Bad Deeds Go Unpunished: The Vacuole Guard Hypothesis and Pathogen Intracellular Growth
Dr. Isberg has been a professor of molecular biology and microbiology at Tufts University School of Medicine for 32 years. After receiving an undergraduate degree at Oberlin College, he obtained his Ph.D. at Harvard University working on transposable genetic elements in bacteria. Throughout his career at Tufts he has primarily focused on the pathogenesis of Legionella pneumophila and enteropathogenic Yersiniam species, and has recently initiated projects on tackling drug resistance in nosocomial organisms. His research highlights include the identification of proteins involved in the uptake of bacteria into mammalian cells, the identification of the protein machine that allows L. pneumophila to construct an intracellular niche, and understanding how innate immune recognition distinguishes pathogens from nonpathogens. In 2009, he was elected as a member of the National Academy of Sciences. Former trainees from his laboratory include some of the leading figures in the field of bacterial pathogenesis.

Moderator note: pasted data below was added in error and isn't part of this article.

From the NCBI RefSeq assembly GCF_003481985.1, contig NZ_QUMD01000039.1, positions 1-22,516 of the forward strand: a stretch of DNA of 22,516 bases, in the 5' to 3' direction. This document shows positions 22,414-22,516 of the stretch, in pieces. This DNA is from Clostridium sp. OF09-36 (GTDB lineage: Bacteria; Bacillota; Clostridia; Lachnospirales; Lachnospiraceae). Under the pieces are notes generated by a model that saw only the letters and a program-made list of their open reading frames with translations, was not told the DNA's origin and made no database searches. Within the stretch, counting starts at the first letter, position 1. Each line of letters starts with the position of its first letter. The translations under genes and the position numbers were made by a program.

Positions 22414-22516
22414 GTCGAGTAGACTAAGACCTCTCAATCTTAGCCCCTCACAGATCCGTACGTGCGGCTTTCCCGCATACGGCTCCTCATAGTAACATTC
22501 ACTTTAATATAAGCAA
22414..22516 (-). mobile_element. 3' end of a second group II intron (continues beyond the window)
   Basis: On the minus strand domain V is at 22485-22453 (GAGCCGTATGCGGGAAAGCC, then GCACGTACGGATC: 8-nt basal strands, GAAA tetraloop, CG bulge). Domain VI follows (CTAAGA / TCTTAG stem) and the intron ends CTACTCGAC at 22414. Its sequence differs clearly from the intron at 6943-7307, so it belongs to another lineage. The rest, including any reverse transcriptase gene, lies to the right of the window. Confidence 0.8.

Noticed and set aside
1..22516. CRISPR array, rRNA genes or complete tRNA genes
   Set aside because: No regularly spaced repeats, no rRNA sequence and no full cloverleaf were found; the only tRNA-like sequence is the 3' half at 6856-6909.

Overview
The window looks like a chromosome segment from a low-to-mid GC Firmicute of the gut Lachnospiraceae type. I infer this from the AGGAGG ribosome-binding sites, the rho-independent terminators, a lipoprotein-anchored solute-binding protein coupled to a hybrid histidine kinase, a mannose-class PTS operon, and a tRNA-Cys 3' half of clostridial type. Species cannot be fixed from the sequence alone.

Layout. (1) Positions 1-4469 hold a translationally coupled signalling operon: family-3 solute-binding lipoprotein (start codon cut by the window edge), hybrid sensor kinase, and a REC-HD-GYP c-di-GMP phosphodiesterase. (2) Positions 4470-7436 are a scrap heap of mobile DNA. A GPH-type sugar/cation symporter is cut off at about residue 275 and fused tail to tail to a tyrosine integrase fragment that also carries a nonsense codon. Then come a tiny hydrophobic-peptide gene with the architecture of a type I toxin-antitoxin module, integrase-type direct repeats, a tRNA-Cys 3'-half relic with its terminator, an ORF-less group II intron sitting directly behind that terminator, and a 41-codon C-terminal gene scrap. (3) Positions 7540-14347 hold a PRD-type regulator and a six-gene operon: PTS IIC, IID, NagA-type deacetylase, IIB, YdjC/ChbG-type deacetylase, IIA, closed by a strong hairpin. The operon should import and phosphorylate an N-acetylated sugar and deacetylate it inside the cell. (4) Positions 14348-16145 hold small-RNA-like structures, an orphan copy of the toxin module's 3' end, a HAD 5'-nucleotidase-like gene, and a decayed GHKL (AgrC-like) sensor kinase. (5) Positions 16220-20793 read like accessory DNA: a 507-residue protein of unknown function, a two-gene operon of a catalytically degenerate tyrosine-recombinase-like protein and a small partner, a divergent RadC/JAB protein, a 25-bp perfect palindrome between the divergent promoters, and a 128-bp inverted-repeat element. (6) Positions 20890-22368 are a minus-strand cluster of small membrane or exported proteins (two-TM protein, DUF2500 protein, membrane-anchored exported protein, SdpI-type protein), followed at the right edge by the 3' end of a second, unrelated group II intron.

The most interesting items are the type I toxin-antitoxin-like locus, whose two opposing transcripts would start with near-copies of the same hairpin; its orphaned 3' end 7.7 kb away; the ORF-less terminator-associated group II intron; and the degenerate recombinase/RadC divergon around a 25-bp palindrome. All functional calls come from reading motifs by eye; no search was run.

Intravacuolar bacterial pathogens establish intracellular niches by constructing membrane-encompassed compartments. The vacuoles surrounding the bacteria are remarkably stable, facilitating microbial replication and preventing exposure to host cytoplasmically-localized innate immune sensing mechanisms. To maintain the integrity of the membrane compartment, the pathogen is armed with defensive weapons that prevent loss of vacuole integrity and potential exposure to host innate signaling. In this presentation, Dr. Isberg will present his research that focuses on the growth of the bacterial pathogen Legionella pneumophila within macrophages. This work has allowed the identification of important vacuole guards that are critical for the maintenance of an intact host-derived membrane around the bacterium. He proposes that in the absence of bacterial-encoded guard proteins, aberrant trafficking of host membrane-associated components results in a dysfunctional pathogen compartment that causes loss of vacuole integrity. As a consequence, the host-derived membrane surrounding the bacterium is poisoned and replication is terminated.
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